NEW YORK, N.Y.-
Renowned in his lifetime for his elegant designs and superior craftsmanship, Duncan Phyfe (17701854) remains to this day Americas most famous cabinetmaker. The Metropolitan Museum of Art
exhibition Duncan Phyfe: Master Cabinetmaker in New Yorkthe first retrospective on Phyfe in 90 yearsserves to re-introduce this artistic and influential master craftsman to a contemporary audience. On view are furniture produced in Phyfes Fulton Street workshops that once stood on the site of the former World Trade Center. The full chronological sweep of his long and distinguished career is featured, including examples of his best-known furniture from the period 1805-20, which was influenced heavily by early English Regency design; his more opulent, monumental, and archaeologically correct Grecian style of the late 1810s and 1820s, sometimes referred to as American Empire; and his sleek, minimalist late work of the 1830s and 1840s known as the Grecian Plain style, based largely on French Restauration furniture design.
The exhibition brings together nearly 100 works from private and public collections throughout the United States. Highlights of the exhibition include some never-before-seen documented masterpieces and furniture that has descended directly in the Phyfe family, as well as the master cabinetmakers own chest of woodworking tools.
Organized chronologically, the exhibition will present the life and work of the noted early 19th-century New York City cabinetmaker Duncan Phyfe through furniture, drawings, documents, personal possessions, and furniture. Portraits of his clients and contemporary depictions of New York City street scenes and domestic interiors will provide a glimpse into Phyfes milieu.
A poor immigrant when he arrived in America in the early 1780s from his native Scotland, Phyfe acquired wealth and fame through hard work and exceptional talent both as a craftsman and a businessman. Throughout the first half of the 19th century he made neoclassical furniture for the social and mercantile elite of New York, Philadelphia, and the American South. His personal style, characterized by superior proportions, balance, symmetry, and restraint, became the local style for at least two generations in New York. Many apprentices and journeymen exposed to this distinctive style by serving a stint in the Phyfe shop or by copying the master cabinetmakers designs helped to create and sustain this local school of cabinetmaking. Demand for Phyfes work reached its peak around 18151820, when he was in such demand that he was referred the United States rage. He remained the dominant figure in his trade into the 1840s and his eventual retirement in 1847 at the age of 77. The fires of Phyfes fame were briefly extinguished after his passing in 1854, but rekindled in the early 1900s by a passionate amateur historian, who was himself once a New York cabinetmaker, and a coterie of scholars, collectors, and connoisseurs who lionized Phyfe once again. This renewed fame culminated in the first-ever monographic exhibition held in an art museum on the work of a single cabinetmaker, Furniture from the Workshop of Duncan Phyfe, which opened at the Metropolitan in November of 1922.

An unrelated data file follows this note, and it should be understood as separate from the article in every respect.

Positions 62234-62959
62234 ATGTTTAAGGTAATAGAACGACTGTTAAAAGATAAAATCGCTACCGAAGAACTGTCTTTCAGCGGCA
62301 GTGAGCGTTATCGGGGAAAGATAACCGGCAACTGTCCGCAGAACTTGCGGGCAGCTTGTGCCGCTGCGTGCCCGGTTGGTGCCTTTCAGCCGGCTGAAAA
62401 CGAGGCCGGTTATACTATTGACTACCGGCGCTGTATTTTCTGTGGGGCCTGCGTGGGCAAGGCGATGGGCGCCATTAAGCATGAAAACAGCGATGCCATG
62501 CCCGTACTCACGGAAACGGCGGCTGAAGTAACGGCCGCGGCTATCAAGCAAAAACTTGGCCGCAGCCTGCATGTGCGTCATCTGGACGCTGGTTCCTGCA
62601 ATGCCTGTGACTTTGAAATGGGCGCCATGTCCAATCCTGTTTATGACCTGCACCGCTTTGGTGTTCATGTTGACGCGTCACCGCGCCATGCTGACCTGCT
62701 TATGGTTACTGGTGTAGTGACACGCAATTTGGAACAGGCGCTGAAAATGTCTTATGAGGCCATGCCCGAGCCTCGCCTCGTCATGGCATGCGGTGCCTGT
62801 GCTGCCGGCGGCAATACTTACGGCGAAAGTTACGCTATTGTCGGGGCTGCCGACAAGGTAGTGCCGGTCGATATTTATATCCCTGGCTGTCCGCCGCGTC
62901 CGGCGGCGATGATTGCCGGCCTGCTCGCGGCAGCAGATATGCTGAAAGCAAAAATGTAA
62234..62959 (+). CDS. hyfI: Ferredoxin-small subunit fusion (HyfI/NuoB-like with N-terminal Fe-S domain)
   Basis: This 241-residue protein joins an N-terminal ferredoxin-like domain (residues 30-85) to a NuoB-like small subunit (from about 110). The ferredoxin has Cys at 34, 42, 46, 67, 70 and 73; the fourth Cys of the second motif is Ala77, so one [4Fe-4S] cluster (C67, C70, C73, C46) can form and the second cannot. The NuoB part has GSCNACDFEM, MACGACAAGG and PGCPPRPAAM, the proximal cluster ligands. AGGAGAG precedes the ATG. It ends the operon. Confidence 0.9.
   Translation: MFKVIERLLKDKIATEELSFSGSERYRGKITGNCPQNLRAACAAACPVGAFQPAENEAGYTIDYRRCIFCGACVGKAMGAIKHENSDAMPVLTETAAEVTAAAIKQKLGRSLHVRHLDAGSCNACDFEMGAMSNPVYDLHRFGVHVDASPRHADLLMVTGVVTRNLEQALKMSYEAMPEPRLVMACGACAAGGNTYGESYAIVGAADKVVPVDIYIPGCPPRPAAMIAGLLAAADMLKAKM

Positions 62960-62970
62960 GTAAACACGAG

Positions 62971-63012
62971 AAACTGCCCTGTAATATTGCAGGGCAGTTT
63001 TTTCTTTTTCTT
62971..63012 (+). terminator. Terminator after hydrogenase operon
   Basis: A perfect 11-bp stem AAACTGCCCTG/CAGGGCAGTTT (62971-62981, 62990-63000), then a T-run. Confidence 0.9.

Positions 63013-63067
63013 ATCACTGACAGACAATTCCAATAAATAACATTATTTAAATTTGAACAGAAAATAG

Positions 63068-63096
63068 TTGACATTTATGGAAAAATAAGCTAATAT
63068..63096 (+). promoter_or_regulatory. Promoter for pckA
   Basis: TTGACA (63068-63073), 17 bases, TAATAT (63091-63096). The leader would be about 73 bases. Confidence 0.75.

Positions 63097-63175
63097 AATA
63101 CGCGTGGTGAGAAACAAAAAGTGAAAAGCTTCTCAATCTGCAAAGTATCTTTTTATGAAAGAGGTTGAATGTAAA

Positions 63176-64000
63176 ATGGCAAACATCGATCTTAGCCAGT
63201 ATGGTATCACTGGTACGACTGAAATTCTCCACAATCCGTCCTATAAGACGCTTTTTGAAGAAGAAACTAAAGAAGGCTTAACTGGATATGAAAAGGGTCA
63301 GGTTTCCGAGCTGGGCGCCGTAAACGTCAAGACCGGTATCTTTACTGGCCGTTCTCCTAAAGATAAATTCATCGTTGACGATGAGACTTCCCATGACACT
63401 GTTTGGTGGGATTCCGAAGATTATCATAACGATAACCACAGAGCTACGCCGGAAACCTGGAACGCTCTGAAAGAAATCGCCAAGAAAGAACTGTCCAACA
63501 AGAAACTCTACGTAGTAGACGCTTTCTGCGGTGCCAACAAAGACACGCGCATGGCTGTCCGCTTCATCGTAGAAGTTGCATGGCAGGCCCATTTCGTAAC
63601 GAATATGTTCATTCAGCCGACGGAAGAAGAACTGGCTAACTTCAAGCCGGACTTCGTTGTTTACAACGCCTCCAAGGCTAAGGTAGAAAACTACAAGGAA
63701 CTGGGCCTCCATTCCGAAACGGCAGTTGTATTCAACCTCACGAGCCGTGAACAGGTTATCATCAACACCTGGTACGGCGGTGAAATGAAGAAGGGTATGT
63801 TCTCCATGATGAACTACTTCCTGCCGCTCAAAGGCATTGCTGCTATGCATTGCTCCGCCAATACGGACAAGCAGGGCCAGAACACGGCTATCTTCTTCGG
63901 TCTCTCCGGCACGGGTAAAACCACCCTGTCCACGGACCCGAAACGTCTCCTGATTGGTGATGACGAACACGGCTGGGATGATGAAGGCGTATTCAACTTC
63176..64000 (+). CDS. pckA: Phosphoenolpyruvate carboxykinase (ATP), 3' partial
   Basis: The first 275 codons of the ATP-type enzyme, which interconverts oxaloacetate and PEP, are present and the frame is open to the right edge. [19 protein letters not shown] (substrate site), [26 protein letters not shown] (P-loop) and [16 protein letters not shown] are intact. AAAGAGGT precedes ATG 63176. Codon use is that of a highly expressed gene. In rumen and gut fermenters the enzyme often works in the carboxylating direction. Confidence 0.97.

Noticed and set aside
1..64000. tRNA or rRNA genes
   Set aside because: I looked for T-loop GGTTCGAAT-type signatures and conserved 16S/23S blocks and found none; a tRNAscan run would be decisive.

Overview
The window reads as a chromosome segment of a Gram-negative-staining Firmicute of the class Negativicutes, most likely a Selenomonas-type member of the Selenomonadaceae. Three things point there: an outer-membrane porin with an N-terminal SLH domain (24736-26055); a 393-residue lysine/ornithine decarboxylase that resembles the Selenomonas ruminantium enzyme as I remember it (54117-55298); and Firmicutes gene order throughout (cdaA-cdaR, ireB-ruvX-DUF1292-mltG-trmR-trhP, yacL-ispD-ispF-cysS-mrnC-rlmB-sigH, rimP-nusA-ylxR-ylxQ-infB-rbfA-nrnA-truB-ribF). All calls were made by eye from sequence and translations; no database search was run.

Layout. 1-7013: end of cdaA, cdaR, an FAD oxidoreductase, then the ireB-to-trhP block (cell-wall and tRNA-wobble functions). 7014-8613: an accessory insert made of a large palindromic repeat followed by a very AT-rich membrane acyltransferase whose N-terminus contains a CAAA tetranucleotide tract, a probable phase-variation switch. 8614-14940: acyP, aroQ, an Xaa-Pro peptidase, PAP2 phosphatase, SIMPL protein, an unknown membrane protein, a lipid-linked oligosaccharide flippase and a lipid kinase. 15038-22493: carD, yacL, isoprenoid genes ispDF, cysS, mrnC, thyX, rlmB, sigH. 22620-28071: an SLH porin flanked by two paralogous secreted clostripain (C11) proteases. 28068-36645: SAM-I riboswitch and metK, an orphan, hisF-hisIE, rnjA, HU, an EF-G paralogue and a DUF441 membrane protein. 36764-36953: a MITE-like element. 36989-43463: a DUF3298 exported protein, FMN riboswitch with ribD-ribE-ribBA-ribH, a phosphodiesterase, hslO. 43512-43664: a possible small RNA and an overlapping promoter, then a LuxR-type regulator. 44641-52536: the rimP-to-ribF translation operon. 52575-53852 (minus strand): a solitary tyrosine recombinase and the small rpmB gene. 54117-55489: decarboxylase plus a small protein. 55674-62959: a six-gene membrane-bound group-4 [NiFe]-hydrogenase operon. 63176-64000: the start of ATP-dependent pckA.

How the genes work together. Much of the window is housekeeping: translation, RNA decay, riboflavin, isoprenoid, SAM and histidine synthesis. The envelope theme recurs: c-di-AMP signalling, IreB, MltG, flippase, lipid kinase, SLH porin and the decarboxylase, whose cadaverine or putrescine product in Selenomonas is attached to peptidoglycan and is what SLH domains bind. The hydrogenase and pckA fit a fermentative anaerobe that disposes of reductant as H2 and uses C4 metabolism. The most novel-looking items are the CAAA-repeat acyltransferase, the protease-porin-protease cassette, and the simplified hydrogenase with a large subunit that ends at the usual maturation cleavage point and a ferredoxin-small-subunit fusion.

Because Phyfes furniture was seldom signed, yet was widely imitated, it is sometimes difficult to determine with accuracy which works he actually made. The exhibition breaks new ground by matching rare bills of sale and similar documents with furniture whose history of ownership is known, thereby codifying his style over time.
A video featuring some of the techniques used in the Phyfe workshop to create his furniture masterpieces, including relief carving and turning is being shown within the exhibition.